Glenroy Gilbert wants to go out in style.
Competing in his fourth and last Summer Olympic Games, the 32-year-old from Ottawa would like nothing more than to repeat the magic of the 1996 Atlanta Games, when Canada's 4x100-metre relay team won gold.
Gilbert was an integral part of the victory, running the second leg of the relay in 9.02 seconds -- faster than anybody has run that stretch of track before or since.
"I never thought I'd be going to four (Olympics) ... that's a long time," said Gilbert, who also was part of the Canadian bobsled team at the 1994 Lillehammer Winter Olympics. "I thought one is good -- that would be an experience. I wanted to go to the next one and I wanted to get a medal.
"It didn't work out in 1992 (in Barcelona), but in '96 we did it. I wanted to get on the podium. That was always my ultimate dream, to get an Olympic medal."
The Canadians would love nothing more than to repeat their efforts Sept. 30. in Sydney -- the final day of the track and field competition.
But the pressure will be on. The Americans are determined to win back a title they have always believed is rightfully theirs.
Gilbert's future following the Olympics isn't as clear as the plan in Sydney.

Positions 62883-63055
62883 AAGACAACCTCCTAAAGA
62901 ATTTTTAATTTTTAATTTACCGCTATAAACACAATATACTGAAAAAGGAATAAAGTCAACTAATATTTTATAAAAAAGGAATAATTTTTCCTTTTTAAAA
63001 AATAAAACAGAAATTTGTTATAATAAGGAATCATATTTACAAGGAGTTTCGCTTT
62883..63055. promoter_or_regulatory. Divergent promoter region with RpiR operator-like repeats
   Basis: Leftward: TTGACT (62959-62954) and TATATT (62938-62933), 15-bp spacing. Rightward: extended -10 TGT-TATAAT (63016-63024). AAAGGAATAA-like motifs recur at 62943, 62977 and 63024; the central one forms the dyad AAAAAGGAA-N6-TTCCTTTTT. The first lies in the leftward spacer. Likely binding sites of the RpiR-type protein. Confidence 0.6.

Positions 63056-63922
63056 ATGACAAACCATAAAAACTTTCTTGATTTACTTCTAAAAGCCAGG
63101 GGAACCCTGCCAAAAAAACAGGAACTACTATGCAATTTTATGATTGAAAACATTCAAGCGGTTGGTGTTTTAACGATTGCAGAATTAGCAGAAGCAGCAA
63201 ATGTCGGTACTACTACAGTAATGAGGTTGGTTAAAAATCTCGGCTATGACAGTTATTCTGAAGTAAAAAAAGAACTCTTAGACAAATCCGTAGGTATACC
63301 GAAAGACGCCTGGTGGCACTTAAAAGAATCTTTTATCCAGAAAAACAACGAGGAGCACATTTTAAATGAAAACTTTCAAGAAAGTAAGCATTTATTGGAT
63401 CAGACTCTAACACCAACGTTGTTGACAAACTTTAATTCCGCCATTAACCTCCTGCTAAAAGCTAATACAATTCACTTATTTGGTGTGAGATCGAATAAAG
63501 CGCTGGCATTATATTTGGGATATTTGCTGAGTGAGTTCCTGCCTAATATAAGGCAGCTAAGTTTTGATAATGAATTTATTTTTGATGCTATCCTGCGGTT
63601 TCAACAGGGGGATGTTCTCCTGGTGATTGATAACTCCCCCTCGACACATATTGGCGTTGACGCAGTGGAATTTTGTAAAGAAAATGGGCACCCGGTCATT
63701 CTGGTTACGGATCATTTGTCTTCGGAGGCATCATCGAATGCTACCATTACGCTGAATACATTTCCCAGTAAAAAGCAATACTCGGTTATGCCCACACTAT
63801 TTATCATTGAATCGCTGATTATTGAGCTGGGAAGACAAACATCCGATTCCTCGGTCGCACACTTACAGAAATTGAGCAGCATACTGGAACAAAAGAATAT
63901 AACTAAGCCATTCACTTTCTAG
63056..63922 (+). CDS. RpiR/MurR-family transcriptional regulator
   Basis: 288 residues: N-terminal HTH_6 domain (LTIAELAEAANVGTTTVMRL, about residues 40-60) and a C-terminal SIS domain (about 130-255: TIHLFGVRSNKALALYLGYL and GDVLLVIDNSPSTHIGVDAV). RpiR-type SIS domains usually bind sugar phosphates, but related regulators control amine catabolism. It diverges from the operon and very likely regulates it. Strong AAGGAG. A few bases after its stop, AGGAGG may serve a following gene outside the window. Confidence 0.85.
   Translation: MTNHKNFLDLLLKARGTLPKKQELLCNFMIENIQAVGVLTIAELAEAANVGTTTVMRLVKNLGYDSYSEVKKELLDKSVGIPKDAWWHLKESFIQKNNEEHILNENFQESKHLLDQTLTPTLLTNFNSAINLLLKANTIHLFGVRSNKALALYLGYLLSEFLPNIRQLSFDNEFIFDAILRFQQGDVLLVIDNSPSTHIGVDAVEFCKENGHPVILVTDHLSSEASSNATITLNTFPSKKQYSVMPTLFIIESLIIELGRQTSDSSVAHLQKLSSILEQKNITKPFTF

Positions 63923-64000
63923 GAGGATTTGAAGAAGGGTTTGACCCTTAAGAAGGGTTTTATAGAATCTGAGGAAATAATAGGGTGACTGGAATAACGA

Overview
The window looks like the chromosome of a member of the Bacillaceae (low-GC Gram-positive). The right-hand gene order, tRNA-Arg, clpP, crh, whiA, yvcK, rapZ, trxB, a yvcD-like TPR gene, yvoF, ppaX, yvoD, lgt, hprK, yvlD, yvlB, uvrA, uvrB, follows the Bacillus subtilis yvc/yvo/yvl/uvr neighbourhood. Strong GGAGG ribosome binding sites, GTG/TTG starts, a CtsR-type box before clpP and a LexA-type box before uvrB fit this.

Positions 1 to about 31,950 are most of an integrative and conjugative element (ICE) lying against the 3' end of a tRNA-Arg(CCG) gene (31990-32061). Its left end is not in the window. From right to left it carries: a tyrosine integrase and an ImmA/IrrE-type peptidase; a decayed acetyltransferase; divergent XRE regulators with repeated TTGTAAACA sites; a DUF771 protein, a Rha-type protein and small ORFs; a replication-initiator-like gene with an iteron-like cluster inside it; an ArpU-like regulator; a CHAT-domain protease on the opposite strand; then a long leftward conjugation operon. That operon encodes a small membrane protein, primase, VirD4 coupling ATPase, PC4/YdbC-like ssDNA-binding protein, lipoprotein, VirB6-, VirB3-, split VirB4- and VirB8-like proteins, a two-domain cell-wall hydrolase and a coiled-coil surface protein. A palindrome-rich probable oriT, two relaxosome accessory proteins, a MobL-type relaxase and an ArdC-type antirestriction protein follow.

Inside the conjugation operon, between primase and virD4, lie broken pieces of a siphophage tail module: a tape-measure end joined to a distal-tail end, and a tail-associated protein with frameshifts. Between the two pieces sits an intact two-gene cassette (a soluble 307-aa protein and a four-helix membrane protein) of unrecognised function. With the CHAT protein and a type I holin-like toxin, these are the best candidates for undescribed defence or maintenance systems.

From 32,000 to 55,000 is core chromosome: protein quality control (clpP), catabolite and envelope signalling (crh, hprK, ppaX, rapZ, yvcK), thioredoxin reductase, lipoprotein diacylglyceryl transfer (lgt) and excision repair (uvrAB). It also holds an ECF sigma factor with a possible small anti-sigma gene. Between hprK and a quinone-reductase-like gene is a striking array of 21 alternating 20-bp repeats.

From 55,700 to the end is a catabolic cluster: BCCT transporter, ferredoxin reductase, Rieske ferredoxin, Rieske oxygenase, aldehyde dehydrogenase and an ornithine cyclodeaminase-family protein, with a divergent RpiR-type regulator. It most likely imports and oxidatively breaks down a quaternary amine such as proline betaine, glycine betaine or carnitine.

He'd like to run one more season, mainly because the biggest events are at home -- the Francophone Games in Ottawa next summer, and the world championships in Edmonton. But without any financial support, Sydney will be his swan song.
But before then, Gilbert plans to enjoy his final Olympic experience. One that is a far cry from his first one in 1988 in Seoul, when he had to live through the Ben Johnson steroid scandal as a member of the Canadian team.
"I think I cried (in 1988) ... we all did. We were 18," said Gilbert, who, with his relay teammates, helped restore the lustre of Canadian track in Atlanta.
"Atlanta was huge -- I can't imagine winning again (in Sydney) could be bigger. We beat (the Americans) on their home track. Going through the heats, we were so far behind them in terms of times.
"People were saying the U.S. would win. Will Canada win a medal? Probably not."
But the Canadians fooled them all in Atlanta and Gilbert hopes to be a part of doing it all over again one more time.
No matter what happens, a great run is coming to an end for the Ottawa sprinter.
"I feel like something good is ending," said Gilbert, who moved to Canada at age five from his native Trinidad.
"I feel like I've done everything I've ever set out to do in this sport."
-- LISA BURKE and ROB BRODIE
-- Ottawa Sun
Gilbert and McCuaig stretching
2000 Games Track & Field Coverage